question of the weekend: What great things will future generations miss out on?

Polaroid camera

You’ve heard, I’m sure, about the Mindset List that Beloit College in Wisconsin distributes every year to clue in its professors about the assumptions and prejudices of the incoming freshmen for the new academic year. A few selections from this year’s list:

Andre the Giant, River Phoenix, Frank Zappa, Arthur Ashe and the Commodore 64 have always been dead.

Ferris Bueller and Sloane Peterson could be their parents.

The only significant labor disputes in their lifetimes have been in major league sports.

Amazon has never been just a river in South America.

The Communist Party has never been the official political party in Russia.

Music has always been available via free downloads.

Their parents sort of remember Woolworths as this store that used to be downtown.

Women have always been Venusians; men, Martians.

“PC” has come to mean Personal Computer, not Political Correctness.

The list blows my mind every year. It blows my mind more every year, because each year I share less and less of my worldview, and the things that shaped me as a person, with these youngsters. The incoming freshman class of 2015 were mostly born in 1993. That’s like yesterday to me in many ways.


Meranda Watling at 10,000 Words is only a few years younger than the class of 2015, but already she’s starting to experience the same astonishing disconntect from the rising generation. She poignantly singles out a few things that she laments these kids have missed out on:

Waiting through the newscast for school closings/weather

Comics in print

The TV guide

Paper mâché and other paper crafts

Magazines arriving by mail/finding them on the newsstand

Think about your own childhood, and how the forces then shaped who you became, and then think about this:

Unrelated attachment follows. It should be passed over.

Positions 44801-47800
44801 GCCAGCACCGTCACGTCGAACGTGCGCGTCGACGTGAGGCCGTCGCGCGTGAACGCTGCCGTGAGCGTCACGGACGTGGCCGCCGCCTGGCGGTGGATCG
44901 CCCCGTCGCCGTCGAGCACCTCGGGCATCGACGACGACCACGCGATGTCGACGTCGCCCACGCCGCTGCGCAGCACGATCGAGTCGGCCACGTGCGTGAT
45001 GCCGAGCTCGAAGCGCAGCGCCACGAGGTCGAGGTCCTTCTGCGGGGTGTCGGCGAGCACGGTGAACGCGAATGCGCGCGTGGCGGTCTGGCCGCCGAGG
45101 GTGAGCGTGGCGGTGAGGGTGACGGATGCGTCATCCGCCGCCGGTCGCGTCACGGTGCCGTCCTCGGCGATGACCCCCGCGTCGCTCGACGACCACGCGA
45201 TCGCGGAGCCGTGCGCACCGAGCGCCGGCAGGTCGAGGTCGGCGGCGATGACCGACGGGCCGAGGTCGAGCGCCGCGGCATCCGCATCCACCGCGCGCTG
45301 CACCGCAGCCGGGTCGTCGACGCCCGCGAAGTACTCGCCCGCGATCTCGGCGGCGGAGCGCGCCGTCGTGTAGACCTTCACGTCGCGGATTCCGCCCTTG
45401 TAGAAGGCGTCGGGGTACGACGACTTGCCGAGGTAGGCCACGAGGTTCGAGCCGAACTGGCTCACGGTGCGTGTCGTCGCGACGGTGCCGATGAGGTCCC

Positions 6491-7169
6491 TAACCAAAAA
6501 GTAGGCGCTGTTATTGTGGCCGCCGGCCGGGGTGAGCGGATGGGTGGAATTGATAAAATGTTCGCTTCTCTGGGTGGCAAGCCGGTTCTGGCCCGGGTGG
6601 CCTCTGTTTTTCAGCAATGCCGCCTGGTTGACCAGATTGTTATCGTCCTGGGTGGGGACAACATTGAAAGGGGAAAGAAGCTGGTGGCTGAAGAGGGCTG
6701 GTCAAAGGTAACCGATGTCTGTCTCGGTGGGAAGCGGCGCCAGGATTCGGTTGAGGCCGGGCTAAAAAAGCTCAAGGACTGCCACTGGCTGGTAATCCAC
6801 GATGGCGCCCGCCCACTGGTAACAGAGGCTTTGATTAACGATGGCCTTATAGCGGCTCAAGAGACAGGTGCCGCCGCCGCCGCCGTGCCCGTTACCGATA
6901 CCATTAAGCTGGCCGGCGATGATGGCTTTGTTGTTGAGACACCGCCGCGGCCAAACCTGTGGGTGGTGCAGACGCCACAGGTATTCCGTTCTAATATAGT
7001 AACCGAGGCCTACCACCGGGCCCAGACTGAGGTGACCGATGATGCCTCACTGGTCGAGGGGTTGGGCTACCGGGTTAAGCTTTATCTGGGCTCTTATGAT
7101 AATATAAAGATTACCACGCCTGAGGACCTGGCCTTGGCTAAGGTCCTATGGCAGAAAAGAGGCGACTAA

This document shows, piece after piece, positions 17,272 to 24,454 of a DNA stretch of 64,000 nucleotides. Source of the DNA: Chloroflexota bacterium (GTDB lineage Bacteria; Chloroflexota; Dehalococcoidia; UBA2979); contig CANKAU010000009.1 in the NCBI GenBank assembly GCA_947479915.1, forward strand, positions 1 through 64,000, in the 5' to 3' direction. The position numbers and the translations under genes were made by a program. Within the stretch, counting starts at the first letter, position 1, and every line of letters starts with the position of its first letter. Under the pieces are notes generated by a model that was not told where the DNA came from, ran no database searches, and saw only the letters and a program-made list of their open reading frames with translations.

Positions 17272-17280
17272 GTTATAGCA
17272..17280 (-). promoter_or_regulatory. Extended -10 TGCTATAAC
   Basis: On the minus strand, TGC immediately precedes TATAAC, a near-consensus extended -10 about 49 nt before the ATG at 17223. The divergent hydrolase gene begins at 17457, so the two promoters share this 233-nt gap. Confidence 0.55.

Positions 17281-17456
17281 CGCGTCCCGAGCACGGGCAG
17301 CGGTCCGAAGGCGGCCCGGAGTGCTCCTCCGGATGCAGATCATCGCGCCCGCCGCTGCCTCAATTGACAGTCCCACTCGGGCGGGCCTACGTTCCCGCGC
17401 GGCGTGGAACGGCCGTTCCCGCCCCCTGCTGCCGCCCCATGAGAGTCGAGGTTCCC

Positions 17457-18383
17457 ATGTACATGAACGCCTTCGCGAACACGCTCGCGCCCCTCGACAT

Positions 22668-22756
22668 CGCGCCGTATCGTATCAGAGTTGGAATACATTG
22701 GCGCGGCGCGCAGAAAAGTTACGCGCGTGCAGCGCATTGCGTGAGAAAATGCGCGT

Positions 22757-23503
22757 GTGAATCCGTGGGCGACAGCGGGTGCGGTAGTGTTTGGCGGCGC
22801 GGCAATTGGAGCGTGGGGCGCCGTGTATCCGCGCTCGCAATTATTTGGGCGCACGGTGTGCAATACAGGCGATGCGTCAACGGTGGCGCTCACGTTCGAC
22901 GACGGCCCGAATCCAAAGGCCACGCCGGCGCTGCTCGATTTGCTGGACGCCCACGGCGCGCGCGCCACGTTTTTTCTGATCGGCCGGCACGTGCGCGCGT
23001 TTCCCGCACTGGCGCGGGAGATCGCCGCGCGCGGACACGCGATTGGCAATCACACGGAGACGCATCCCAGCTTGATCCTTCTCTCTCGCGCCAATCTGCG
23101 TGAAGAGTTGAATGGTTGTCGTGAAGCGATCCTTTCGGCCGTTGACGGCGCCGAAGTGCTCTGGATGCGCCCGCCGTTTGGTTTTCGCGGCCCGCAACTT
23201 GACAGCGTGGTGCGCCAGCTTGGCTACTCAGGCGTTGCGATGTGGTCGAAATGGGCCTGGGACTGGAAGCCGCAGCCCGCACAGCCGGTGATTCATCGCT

What great things will future generations miss out on?

Here’s one of mine: The wonderful anticipation of film photography. Waiting for a roll film to be developed — for days or weeks! — and then that moment just before you open the envelope full of prints: it was like a little taste of Christmas. What would they look like? How many would have a thumb over the lens? Which would make you shriek with delight as you recalled the moment it was taken? Even relatively instantaneous Polaroids made you wait a few minutes, while you shook the print excitedly, before you got a look at the final result.

A couple of years ago, my niece and nephew, who are now eight and five, were eager to see the snapshots my mother, their grandmother, had just taken. So of course they asked to see the back of the camera, because that’s where you see photos right away, right after they’re taken. The kids were completely flummoxed by the fact that there was no screen on the back of the camera: it was one of those disposable cardboard jobbies that do still exist that use actual film. Their confusion was palpable and hilarious and made me realize just how damn old I’ve gotten, and how much the world has changed.


(If you have a suggestion for a QOTD/QOTW, feel free to email me. Responses to this QOTW sent by email will be ignored; please post your responses here.)

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Tonio Kruger
Tonio Kruger
Sun, Aug 16, 2020 4:10pm

Women have always been Venusians; men, Martians.

So as far as anybody is, we are the Martians now.
–Barbara Shelley, Quatermass and the Pit (1967)